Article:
A teacher’s gender has a significant effect on student academic performance, perhaps contributing to national achievement gaps between boys and girls in certain subjects, according to new analysis of federal data.
The study, published in the fall issue of the journal Education Next, examined results from the National Educational Longitudinal Survey, a 1988 U.S. Department of Education initiative that collected test scores and questionnaire responses from more than 20,000 8th graders and their teachers.
The study’s author, Thomas S. Dee, an associate professor of economics at Swarthmore College, found that “the overall effect of having a woman teacher instead of a man raises the achievement of girls by 4 percent of a standard deviation and lowers the achievement of boys by roughly the same amount. …”
In examining why a teacher’s gender would affect student performance, Dee says the NELS data contain “suggestive evidence” that teachers’ and students’ opinions about each other are “shaped in part by gender characteristics.”
“When a class is headed by a woman,” Dee writes, “boys are more likely to be seen as disruptive, while girls are less likely to be seen as either disruptive or inattentive.” Further, both boys and girls had “fewer positive reactions” to subjects taught by a teacher of the opposite gender.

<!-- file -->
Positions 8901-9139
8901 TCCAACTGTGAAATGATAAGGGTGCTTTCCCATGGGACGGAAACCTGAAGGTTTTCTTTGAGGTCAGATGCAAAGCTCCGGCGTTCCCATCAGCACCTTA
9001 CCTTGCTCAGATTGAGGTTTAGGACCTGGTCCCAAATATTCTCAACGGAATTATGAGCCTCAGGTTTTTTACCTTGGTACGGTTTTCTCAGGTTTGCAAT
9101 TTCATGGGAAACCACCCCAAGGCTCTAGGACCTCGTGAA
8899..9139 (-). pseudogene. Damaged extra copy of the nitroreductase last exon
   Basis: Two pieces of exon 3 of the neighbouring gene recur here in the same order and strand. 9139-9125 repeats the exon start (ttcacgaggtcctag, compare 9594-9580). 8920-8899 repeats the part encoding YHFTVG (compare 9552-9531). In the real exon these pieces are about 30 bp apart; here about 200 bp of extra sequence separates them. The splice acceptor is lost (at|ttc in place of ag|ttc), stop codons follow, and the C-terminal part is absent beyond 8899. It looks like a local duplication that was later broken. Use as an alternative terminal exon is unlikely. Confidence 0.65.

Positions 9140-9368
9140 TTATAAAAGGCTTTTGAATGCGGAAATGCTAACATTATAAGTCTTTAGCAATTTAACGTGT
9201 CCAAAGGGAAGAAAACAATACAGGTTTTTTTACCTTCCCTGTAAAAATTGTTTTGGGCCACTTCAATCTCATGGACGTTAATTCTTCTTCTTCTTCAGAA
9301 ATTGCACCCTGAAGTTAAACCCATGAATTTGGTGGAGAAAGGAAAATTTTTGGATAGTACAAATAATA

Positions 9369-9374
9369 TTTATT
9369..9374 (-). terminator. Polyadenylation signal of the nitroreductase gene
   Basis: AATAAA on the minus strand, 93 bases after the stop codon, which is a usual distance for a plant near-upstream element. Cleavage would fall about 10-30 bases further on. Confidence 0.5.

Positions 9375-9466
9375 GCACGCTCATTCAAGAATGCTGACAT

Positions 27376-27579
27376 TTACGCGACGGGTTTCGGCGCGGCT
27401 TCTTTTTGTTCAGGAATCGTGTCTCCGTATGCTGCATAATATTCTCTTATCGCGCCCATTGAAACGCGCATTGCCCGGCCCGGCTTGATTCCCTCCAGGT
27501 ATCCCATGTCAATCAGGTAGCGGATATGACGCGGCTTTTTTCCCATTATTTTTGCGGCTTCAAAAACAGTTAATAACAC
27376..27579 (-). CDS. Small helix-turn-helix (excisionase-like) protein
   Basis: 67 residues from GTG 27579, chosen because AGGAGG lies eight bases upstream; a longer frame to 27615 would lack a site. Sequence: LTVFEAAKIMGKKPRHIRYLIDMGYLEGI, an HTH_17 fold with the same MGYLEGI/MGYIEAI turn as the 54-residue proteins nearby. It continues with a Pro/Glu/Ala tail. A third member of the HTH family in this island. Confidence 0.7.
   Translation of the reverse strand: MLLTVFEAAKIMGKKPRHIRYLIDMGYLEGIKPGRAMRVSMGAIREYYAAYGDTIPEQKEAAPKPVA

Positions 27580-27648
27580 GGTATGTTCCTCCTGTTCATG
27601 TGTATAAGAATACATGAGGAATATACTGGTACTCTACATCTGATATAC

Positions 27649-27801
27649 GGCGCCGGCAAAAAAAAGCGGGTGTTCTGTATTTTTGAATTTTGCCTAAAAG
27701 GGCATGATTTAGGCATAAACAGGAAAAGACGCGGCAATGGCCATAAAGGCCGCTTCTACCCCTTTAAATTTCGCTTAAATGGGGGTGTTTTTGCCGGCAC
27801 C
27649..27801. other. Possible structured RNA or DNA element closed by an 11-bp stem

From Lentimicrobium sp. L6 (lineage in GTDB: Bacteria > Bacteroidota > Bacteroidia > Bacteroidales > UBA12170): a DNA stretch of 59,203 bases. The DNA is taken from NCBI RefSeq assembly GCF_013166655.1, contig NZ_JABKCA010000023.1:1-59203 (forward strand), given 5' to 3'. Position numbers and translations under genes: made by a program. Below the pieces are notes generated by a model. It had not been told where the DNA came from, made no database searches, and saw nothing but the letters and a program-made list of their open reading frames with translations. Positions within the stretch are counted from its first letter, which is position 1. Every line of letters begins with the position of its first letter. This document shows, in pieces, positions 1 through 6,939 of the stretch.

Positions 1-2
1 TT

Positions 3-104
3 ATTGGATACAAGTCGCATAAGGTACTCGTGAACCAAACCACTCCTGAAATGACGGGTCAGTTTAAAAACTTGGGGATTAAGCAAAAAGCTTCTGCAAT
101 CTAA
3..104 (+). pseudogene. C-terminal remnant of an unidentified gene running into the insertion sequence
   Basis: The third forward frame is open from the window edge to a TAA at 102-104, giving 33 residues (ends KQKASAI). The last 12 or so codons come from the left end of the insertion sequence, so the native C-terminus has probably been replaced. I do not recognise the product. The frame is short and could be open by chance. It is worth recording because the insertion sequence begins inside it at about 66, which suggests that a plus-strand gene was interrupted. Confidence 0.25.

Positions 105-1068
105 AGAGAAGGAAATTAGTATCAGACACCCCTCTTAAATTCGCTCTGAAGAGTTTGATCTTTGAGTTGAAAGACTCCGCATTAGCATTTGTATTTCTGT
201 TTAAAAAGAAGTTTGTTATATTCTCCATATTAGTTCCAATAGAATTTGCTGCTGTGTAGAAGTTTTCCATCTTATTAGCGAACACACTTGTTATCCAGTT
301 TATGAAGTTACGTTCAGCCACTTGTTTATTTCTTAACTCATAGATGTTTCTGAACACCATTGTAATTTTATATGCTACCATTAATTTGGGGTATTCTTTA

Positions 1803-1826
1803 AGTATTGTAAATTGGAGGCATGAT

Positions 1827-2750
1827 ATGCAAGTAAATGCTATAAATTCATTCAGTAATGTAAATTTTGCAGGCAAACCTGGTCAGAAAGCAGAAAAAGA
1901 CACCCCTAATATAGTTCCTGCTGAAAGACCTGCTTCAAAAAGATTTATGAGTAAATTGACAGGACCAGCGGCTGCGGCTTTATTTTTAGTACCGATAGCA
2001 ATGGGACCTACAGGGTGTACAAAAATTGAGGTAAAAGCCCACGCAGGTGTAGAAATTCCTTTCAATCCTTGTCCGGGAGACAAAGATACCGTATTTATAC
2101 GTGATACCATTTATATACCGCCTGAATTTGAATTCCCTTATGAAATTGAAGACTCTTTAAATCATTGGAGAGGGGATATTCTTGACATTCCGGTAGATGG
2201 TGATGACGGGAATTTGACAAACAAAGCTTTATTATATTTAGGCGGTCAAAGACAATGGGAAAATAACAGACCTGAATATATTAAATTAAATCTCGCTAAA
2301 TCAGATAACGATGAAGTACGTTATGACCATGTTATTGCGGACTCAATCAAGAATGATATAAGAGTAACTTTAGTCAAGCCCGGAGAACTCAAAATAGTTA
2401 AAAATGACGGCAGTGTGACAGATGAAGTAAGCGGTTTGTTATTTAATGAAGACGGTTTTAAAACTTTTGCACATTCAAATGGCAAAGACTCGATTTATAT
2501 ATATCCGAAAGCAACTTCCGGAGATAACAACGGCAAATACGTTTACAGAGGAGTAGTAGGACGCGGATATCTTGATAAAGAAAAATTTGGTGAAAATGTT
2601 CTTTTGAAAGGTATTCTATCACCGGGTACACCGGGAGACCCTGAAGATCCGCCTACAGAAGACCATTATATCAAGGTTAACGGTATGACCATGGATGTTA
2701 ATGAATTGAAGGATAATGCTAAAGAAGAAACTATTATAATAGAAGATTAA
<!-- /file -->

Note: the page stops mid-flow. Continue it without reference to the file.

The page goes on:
Dee notes that, because most teachers today are women, his findings are particularly important in connection with boys.
Dee cautions against seeing his study as necessarily making a case for single-sex classrooms, however, since “gender dynamics” may differ in such settings. Instead, he suggests the effects of “more limited interventions”—such as teacher-training initiatives that examine gender biases and different learning styles—be considered as well.